The development and transfer of best practices emerges as one of the major problems that management faces. The utilization of best practices is of particular interest for organizations, since they allow considerable cost reduction, gain of time, as well as enhancement of quality for production processes. This research project is focally concerned with the question of how Best Practices get managed by Communities of Practice? More precisely, what are the key-success factors that enable these intra-organizational networked structures of practitioners to actively develop and share best practices within the organization? Thanks to their development and transfer, these best practices serve as a vector to distribute know-how within the enterprise, allowing the deployment of superior results elsewhere across the organization. These key-success factors were discovered using the methodology of comparative case study. Until now, the research has been conducted in 30 Communities of Practice, from different organizations and industries.
Heidi Armbruster: "Success factors of innovation teams - a social network analysis"
The aim of this research project is to identify key success factors of innovation teams in the fields of team composition, team context and social networks of the teams. The core of this research project is the analysis of these social networks within the team and from the team to other organizational units. In particular, communication networks, knowledge transfer networks, resources transfer networks and trust networks within teams and to other organizational entities are investigated. We see in these social networks the main success factors of innovation teams. This research project takes place in cooperation with several multinational companies in the chemical-pharmaceutical industry. The data is analyzed with the social network analysis.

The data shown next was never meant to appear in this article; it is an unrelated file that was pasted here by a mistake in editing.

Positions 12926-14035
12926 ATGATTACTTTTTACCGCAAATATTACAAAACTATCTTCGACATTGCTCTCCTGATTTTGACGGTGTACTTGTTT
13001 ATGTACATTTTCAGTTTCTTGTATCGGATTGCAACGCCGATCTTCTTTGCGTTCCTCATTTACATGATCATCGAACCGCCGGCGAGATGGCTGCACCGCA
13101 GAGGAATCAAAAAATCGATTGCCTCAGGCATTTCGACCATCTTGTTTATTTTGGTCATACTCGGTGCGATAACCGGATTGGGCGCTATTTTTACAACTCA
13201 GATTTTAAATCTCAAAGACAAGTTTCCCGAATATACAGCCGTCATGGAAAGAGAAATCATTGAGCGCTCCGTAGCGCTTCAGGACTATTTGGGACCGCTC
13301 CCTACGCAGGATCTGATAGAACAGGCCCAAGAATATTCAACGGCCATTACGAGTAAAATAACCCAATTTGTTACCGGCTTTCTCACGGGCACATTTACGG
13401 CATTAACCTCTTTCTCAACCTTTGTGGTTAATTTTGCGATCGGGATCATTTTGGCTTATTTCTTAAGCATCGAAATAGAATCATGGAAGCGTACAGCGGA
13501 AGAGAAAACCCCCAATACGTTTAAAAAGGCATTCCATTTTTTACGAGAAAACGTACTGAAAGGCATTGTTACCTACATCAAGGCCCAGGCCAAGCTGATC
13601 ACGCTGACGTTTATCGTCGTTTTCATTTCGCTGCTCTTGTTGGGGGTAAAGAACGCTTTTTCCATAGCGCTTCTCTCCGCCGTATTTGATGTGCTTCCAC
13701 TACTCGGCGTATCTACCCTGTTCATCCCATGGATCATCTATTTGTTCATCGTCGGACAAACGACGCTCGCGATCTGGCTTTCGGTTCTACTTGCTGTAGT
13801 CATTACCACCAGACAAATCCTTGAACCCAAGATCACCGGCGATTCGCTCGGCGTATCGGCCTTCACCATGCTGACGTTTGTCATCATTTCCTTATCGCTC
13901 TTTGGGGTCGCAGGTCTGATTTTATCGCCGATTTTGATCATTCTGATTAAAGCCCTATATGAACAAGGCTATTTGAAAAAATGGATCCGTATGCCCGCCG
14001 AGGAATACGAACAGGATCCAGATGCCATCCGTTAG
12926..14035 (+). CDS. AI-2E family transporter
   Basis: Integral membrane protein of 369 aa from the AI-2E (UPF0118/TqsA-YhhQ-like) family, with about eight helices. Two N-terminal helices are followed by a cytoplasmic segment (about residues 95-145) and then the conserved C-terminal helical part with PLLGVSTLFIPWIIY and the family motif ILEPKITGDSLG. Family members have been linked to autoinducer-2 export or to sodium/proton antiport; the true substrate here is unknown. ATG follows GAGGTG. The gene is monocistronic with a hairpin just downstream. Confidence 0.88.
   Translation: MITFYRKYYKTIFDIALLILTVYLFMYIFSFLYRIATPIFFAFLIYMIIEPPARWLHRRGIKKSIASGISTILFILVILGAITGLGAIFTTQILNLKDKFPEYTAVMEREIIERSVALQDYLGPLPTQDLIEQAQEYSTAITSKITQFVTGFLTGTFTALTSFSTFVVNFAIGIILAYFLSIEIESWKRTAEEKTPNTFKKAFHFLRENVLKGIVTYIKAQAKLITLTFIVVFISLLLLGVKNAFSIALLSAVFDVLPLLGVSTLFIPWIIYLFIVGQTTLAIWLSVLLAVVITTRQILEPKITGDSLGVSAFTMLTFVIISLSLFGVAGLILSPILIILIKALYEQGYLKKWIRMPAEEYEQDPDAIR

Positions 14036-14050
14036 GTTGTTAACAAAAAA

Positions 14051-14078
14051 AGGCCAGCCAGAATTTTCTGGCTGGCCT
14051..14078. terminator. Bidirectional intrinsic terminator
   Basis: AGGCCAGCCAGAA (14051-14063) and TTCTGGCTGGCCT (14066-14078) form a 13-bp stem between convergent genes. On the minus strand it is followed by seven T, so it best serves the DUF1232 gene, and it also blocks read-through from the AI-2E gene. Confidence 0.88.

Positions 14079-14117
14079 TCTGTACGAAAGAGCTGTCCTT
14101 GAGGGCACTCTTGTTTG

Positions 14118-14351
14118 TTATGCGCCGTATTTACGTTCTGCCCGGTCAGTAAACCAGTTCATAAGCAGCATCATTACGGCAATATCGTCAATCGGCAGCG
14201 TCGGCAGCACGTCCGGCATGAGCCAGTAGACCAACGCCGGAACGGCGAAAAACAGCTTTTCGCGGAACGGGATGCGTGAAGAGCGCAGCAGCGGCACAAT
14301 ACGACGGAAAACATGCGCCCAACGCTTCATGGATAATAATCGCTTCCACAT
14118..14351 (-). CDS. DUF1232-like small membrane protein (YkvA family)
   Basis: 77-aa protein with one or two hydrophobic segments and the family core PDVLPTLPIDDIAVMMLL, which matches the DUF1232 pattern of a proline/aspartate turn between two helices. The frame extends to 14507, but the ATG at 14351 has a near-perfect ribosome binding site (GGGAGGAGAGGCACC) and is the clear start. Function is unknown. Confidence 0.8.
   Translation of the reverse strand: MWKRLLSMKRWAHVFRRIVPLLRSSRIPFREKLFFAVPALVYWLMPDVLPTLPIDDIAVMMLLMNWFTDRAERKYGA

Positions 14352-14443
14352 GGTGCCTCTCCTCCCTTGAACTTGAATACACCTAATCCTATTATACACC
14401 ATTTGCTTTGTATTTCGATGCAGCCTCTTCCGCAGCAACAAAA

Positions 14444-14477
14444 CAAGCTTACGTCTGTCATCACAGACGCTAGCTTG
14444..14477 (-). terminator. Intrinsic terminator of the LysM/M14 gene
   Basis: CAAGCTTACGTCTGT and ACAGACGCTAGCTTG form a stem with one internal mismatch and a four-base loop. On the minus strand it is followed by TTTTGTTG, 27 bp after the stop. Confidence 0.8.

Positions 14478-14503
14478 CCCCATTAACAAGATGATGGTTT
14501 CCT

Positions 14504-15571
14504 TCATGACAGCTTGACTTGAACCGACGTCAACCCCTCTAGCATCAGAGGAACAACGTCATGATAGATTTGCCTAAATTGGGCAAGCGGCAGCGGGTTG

Sebastian Raisch: "Dynamic Strategic Analysis - The Case of the Global Media Industries"
The aim of this research project is to integrate diverse approaches to industry analysis within strategic management and to complement these approaches with a dynamic component. Existing approaches are highly fragmented and inherently static and thus fail to capture the complex interplay of numerous determinants of firm success in dynamic industries. The core of this research project is to establish an integrated model of strategic analysis that allows to better grasping this increasing complexity and dynamics. Finally, the model will be applied to analyze different market segments of the global media industries and to uncover the core determinants of corporate success in these markets.
Christian Wiedemann: "Relational Knowledge in Organizational Change Processes"
The aim of this research project is to explore the role of knowledge in organizational change processes. In particular, not caring about relational knowledge (which is being defined as knowledge dependent on personal, trustful relationships to other members within the organization or to externals) in planned change initiatives is considered to be a crucial factor for causing resistance to change or even change failure. The research is based on a in-depth single case study applying qualitative research methods such as grounded theory.